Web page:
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Responsible marketing: The human face of brands – by Heriot-Watt’s Dr Ross Curran

By Dr Ross Curran, assistant professor at Edinburgh Business School at Heriot-Watt University Dubai

In recent years, the consumer mindset has begun to evolve and shift towards conscious consumerism. A report by Nielsen that surveyed 30,000 consumers in 60 countries also found that 66 per of consumers were willing to pay more for goods from brands that demonstrated social commitment. Although bringing social responsibility to the top level in communications can inspire current and potential customers, authenticity is the caveat that brands need to focus on.

Many brands are falling into the trap of greenwashing or failing to align their brand’s core values with the social or environmental causes they adopt. This could create confusion and potentially damage their reputation. Most importantly, consumers have reached a level of awareness that enables them to discern when brands are inauthentic. Some examples are product inconsistencies when it comes to sustainable packaging and a lack of a long-term vision of how the brand intends to leverage the social cause.

Consumers are aware that sudden change is not possible. Therefore, establishing credibility by aligning the brand’s core values with the social or environmental cause being adopted is of essential importance. Although responsible marketing is becoming crucial to business survival and brand loyalty, brands should remember that the core purpose is to promote social and environmental awareness.

Some of the environmental factors that brands should consider before undertaking a social cause are evaluating their products or packaging to ensure it utilises earth-friendly elements, leveraging corporate initiatives such as recycling, reduced printing and energy-saving and committing to fair labour standards and practices. The more companies align their internal operations and products with sustainability standards, the more authentic they are likely to sound. Most importantly, being honest about where they are with respect to sustainable development. For example, Lego has declared in 2018 its goal to produce sustainable bricks by 2030. The brand’s long-term 12-year mission statement gives it credibility and can resonate with audiences.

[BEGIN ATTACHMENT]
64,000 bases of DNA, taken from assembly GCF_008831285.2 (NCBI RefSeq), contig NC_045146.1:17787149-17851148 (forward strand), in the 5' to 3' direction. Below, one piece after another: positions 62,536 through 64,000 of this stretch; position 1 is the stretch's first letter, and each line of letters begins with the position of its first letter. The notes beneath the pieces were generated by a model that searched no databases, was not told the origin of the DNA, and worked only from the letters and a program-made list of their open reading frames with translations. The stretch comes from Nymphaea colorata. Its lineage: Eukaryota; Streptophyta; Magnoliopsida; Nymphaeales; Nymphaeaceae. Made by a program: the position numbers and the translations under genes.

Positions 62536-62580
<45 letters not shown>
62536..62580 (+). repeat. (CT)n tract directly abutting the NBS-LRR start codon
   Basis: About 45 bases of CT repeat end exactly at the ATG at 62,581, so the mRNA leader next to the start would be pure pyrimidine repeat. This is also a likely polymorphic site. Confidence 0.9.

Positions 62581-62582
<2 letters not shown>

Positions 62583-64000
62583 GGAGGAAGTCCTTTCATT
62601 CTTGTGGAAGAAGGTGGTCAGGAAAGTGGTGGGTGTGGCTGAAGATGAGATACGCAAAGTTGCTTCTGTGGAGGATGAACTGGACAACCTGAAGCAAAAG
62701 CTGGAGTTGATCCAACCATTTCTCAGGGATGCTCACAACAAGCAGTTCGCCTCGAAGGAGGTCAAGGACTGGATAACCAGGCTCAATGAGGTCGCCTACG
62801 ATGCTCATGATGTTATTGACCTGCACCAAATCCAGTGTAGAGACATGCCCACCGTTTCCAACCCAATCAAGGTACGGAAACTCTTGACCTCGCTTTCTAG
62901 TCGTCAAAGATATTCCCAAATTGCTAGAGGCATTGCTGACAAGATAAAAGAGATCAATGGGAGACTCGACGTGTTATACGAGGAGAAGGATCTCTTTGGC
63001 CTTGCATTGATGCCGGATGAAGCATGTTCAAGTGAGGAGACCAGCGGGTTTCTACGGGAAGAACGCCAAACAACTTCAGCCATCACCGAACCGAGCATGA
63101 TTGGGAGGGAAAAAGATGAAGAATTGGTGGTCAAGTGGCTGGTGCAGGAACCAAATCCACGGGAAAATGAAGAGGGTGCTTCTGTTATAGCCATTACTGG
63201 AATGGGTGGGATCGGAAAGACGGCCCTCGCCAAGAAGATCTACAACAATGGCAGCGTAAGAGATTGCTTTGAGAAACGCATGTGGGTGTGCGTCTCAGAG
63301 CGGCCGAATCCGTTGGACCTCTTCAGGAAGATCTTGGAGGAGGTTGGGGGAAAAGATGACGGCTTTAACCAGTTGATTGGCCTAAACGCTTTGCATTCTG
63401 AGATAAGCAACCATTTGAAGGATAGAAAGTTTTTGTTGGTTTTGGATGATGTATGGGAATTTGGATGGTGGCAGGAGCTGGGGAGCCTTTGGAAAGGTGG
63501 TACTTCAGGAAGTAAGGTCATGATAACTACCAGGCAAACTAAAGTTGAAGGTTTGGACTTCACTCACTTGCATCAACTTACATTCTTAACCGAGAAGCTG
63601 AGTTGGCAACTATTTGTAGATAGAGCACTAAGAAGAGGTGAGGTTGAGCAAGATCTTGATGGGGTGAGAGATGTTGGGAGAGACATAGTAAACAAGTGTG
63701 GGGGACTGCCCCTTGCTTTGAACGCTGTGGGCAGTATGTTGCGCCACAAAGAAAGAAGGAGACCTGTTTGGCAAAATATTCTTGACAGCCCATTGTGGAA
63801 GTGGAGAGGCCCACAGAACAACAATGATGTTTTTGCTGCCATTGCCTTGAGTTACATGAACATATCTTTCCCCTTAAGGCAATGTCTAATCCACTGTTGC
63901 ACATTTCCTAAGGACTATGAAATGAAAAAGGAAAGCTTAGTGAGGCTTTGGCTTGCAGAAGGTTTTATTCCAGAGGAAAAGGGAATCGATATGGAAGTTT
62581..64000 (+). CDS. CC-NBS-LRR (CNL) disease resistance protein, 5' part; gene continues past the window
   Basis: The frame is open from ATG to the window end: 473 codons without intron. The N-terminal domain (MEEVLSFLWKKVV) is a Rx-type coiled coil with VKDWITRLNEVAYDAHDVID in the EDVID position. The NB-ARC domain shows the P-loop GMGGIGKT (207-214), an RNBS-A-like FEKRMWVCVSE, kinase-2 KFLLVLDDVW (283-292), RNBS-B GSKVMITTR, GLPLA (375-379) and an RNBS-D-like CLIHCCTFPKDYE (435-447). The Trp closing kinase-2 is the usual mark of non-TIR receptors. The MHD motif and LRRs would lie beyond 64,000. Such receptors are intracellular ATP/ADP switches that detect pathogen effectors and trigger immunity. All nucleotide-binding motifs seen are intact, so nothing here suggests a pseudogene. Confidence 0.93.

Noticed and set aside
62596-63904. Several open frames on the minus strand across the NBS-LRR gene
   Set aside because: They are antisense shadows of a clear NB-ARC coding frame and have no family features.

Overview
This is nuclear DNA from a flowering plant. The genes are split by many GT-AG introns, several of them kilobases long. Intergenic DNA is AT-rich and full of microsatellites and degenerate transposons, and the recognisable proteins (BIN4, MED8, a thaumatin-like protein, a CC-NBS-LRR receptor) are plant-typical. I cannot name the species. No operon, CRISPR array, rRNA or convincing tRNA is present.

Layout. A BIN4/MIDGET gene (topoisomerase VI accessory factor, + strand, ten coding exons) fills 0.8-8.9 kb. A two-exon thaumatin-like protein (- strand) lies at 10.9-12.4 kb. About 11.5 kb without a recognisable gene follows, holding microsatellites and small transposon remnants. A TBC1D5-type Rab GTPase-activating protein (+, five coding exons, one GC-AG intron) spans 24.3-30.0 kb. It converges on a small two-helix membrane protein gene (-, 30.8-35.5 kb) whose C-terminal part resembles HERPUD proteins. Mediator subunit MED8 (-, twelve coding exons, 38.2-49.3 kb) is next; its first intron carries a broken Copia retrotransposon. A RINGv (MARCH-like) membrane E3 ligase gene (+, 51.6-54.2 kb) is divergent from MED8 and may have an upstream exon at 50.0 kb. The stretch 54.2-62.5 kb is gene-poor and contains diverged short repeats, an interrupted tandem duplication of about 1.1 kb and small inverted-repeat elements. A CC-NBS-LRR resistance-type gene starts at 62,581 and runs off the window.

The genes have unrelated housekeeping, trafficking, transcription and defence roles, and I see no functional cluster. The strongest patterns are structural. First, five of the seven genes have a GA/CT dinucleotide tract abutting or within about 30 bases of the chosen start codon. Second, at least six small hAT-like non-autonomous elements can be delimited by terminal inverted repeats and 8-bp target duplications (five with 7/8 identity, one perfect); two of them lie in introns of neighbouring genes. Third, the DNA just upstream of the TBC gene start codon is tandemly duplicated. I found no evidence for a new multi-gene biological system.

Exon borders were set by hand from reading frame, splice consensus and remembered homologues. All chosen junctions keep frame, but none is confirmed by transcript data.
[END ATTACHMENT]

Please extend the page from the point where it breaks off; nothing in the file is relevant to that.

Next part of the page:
In addition, operationalising social values such as equality and inclusion not only enable brands to connect with consumers but with their employees as well. This is very important, especially in light of remote work as individuals often lose touch with their organisations. Therefore, having a clear purpose statement gives employees a sense of contributing to a higher purpose and increases their loyalty to the brand.

Additionally, Deloitte’s Global Marketing Trends report in 2022 shows that 57 per cent of consumers worldwide indicate that they are more loyal to brands that address issues such as social inequality. Brands can achieve this by offering employees time off to support causes that tie back to the brand. In addition, asking questions like what local community support could your brand provide on a regular basis and whether your brand donates a per cent of its profits to organisations in need is essential when it comes to social responsibility. Most importantly, these questions can help brands define the social causes relevant to its brand’s core mission and values, which is likely to render efficient outcomes.

Finally, clear internal and external communication regarding a brand’s commitment to social and environmental responsibility helps engage employees across the organisation and potential as well as existing consumers. Transparency from the leadership and openness about social and environmental initiatives and their impact fuels interest and trust. Most importantly, it contributes to credibility and authenticity as it informs the relevant parties about the long-term resources to achieve social and environmental impact.

Many brands are concerned with facing extra costs with the transition to responsible marketing. However, the key is to prioritise long-term planning and honesty with consumers. Some allocate large budgets to highly publicised and expensive campaigns that, in some cases, fail to reflect the reality of the company’s progress with respect to its social and environmental agenda. Therefore, implementing sustainable and social causes within a company and focusing on gradual progress is a better approach. In addition, brands can make customers part of the solution by challenging them to choose between the cheaper option and the sustainable one. Along with this being an interactive exchange, it extends the sense of responsibility to consumers.

The ascension of responsible marketing to top business priorities has opened a venue for brands to engage in a more personalised manner with their consumers but has also introduced certain limitations. Brands should be aware of the balance between achieving customer loyalty by prioritising the causes that matter to them, while also retaining their authenticity and ensuring alignment between their brand values and the causes they adopt.